Five wellness rituals to add to your routine

Hopefully, you’re reading this because you realize self-care is important. As a new mama, it can be hard to make time for myself but I realize that when I do invest in myself, I’m a better human overall. I’m able to show up as my best self and be more present. Of course, I love self-care in the form of manicures and facials but I’m always on the lookout for natural ways to cultivate healthy habits. Especially if they keep me well, happy and thriving. The below rituals aren’t new by any means, actually, some of them are gaining in popularity but I thought it would be fun to roundup some of my favorites to share with ya’ll.

  1. Dry Brushing: Dry brushing is a classic ayurvedic ritual that involves brushing your full body with a special bristled tool. It’s your call on what type of brush you buy. Just make sure the bristles are stiff but not too abrasive. You want good exfoliation but you don’t want the process to feel painful. I bought this brush after reading all the reviews. I like to dry brush 1-2 x a week in my shower before I turn the water on. The goal is to start at your feet and work upwards towards your heart. Using medium pressure, you want to move along each limb with short and long strokes making sure to overlap so that you don’t miss anything. You can do several passes if that feels reassuring. Once you’ve done most of your body and you’ve reached your chest, start on your face (yes you can dry brush your face) and work your way down to your heart again making sure to get under your jawline, behind your ears and neck. Make sure to get under your armpits and under your boobs as well. Finish by going over your heart in a circular motion to end your routine. This will help clean the body of the dead skin cells that have come loose during the brushing process. When choosing a bath soap, be mindful. Your pours are now much more open making soaps more permeable. Choose a less-toxic option that is more natural — free of harsh sulfates, parabens and phthalates. I love products from Shea Moisture. Benefits: it enhances blood circulation and promotes cleansing of the lymphatic system, rejuvenates the nervous system, exfoliates the skin (goodbye dead skin cells!), which may smooth, tighten and help with cellulite. The main reason I dry brush is to help my body detox: when the lymphatic system is cleansed, extra water and toxins that may be stored in the lymph nodes are expelled.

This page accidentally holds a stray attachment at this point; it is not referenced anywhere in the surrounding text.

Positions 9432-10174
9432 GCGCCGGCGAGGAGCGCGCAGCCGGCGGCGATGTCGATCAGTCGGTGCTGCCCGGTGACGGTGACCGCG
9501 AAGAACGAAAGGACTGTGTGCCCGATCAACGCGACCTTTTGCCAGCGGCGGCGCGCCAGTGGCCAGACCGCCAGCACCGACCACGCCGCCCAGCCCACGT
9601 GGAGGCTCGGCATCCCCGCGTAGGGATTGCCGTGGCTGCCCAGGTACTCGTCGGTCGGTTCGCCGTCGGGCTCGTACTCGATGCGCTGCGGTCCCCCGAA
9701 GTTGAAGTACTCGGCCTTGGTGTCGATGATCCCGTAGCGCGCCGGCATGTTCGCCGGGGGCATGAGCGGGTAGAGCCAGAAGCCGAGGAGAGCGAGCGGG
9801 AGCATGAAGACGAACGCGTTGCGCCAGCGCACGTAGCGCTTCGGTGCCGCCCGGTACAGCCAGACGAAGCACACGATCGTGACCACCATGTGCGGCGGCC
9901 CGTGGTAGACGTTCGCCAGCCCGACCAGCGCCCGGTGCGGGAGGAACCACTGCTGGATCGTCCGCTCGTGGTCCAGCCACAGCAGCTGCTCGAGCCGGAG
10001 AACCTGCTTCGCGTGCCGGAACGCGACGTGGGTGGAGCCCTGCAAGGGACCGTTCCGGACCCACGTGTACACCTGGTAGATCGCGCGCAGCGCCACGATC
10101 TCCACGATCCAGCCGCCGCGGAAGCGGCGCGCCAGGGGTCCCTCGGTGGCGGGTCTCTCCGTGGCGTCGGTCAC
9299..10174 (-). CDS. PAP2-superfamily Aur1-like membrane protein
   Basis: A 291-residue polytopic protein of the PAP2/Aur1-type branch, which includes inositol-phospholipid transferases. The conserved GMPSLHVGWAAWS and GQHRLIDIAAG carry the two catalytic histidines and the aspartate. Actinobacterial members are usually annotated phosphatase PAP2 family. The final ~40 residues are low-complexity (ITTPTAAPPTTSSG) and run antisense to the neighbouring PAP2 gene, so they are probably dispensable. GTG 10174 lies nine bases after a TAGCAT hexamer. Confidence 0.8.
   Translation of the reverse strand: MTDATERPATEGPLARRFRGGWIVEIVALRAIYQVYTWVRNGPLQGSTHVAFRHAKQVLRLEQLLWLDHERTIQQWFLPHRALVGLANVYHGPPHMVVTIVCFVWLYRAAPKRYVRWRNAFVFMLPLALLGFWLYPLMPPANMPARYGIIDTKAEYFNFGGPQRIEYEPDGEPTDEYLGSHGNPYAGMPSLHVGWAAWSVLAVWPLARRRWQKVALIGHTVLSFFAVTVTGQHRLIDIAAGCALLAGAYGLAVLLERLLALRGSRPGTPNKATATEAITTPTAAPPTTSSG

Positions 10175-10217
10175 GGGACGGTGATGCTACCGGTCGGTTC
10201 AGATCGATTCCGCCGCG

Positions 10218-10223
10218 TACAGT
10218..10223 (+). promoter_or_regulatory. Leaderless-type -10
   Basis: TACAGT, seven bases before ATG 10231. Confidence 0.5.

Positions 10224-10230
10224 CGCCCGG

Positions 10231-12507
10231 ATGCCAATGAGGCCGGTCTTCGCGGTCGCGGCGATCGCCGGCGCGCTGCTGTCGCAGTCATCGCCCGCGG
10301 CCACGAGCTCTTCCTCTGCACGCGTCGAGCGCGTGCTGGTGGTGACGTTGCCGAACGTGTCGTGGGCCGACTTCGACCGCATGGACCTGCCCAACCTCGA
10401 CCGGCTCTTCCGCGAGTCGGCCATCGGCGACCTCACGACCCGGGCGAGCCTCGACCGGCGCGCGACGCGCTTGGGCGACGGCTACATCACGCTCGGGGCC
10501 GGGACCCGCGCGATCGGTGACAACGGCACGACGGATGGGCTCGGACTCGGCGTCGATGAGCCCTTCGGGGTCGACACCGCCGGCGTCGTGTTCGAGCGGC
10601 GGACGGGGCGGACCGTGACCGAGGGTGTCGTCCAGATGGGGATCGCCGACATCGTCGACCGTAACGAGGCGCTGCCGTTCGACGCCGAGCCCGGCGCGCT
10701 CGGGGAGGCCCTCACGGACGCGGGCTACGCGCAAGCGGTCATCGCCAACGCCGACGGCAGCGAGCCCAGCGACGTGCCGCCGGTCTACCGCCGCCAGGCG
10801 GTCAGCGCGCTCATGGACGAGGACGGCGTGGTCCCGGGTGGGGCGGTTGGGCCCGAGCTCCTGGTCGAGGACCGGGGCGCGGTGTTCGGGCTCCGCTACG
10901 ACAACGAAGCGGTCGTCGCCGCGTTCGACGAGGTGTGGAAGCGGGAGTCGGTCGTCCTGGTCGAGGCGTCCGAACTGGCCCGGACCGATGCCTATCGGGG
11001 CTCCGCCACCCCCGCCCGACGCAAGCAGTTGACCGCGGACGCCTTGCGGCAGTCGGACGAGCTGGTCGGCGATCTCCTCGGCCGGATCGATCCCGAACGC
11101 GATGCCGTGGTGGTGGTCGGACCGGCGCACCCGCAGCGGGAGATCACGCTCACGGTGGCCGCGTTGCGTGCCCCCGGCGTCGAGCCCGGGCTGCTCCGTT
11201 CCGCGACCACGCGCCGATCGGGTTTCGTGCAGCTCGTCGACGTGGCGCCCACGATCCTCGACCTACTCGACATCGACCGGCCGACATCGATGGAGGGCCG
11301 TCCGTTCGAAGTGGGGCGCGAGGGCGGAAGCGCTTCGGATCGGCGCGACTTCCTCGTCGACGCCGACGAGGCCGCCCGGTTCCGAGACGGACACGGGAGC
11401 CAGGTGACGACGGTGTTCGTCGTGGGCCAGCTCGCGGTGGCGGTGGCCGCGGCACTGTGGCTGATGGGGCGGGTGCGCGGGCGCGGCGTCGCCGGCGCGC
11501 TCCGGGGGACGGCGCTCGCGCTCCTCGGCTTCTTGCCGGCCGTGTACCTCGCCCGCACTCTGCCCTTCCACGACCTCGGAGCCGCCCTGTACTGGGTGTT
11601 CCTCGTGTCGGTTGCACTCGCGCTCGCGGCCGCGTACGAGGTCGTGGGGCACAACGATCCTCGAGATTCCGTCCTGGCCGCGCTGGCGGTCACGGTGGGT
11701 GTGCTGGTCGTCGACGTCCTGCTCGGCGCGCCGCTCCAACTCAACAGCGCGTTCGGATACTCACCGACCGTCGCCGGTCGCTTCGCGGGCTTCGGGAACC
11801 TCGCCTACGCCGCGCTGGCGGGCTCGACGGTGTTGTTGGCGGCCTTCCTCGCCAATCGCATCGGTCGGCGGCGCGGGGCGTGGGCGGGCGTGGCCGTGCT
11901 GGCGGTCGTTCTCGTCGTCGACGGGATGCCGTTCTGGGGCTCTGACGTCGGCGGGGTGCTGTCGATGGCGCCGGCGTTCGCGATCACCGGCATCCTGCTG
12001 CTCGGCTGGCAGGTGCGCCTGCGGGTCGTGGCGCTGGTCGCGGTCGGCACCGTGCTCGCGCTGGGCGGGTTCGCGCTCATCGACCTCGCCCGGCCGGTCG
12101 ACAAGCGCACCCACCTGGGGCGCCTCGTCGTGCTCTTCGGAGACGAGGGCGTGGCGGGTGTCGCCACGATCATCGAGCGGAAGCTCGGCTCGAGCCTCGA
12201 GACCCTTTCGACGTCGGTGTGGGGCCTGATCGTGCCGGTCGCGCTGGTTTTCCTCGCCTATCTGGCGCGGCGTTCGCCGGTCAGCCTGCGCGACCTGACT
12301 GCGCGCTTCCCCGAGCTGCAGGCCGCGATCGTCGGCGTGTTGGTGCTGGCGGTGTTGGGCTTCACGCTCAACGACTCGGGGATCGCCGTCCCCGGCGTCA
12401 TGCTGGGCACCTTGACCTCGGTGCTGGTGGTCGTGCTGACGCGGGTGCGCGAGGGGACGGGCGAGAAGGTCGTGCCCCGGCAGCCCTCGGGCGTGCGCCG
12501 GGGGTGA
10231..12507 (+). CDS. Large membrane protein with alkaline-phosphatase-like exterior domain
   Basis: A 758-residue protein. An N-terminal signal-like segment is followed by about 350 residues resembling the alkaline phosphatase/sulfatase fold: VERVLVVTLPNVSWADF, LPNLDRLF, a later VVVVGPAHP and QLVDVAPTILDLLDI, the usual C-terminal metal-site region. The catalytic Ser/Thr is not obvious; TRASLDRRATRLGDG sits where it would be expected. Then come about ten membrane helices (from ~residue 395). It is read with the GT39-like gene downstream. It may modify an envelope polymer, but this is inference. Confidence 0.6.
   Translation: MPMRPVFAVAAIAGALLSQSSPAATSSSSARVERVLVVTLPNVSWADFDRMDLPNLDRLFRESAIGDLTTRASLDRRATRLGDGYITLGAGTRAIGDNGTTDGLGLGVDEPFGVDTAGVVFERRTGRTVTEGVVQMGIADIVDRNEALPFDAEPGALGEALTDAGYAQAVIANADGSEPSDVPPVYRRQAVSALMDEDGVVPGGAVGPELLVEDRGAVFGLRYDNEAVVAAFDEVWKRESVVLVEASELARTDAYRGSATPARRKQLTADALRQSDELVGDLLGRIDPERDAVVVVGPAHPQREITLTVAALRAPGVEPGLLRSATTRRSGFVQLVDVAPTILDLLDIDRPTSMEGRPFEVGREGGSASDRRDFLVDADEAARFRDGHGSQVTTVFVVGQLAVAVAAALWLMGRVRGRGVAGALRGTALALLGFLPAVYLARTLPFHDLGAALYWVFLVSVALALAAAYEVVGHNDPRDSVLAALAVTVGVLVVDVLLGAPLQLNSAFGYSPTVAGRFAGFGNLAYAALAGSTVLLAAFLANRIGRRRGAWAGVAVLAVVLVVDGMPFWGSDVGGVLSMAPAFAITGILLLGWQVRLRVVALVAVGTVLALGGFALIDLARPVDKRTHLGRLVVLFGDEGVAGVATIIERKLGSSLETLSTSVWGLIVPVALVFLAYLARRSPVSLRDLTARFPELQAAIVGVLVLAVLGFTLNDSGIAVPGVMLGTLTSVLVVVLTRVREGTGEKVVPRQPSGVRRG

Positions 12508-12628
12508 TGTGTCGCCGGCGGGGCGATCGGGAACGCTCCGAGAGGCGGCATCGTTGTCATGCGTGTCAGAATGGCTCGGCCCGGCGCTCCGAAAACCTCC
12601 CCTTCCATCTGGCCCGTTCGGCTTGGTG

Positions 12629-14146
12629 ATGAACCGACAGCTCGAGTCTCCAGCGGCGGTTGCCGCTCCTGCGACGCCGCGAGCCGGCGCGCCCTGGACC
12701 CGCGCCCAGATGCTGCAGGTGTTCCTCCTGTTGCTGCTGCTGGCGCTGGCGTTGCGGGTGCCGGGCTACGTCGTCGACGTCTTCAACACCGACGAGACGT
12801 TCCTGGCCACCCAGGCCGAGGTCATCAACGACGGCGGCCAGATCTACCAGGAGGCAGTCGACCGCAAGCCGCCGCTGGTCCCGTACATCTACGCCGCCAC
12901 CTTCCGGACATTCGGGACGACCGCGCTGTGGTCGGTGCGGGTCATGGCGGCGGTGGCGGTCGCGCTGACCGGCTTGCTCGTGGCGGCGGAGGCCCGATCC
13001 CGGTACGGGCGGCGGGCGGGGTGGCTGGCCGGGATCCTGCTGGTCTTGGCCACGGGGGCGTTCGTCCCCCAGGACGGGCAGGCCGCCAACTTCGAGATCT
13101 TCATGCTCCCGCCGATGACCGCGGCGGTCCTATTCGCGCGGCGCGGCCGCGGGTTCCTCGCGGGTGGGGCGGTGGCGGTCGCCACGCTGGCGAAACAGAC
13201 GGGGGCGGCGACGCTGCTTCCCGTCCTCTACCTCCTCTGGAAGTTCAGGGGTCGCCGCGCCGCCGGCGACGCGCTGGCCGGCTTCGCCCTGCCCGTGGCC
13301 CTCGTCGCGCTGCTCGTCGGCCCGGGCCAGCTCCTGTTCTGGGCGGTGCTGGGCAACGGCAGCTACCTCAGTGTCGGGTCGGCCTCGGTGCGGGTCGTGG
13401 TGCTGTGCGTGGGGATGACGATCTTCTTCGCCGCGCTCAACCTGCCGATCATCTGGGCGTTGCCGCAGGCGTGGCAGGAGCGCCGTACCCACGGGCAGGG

2. Cold Rinse: After getting this tip from my Naturopathic doctor in Portland, taking a cold shower rinse is something I do nearly every day. I generally end every hot shower or bath with a cold rinse. The key is to make sure the water is cold enough and I let it run all over my body for at least a minute. It sounds crazy but with little effort, you reap a lot of benefits. Just check out Wim Hof’s IG for more inspo. Benefits: energy boost, less inflammation, increase circulation, reduce muscle soreness (have you tried ice baths?), boosts weight loss and helps revive skin.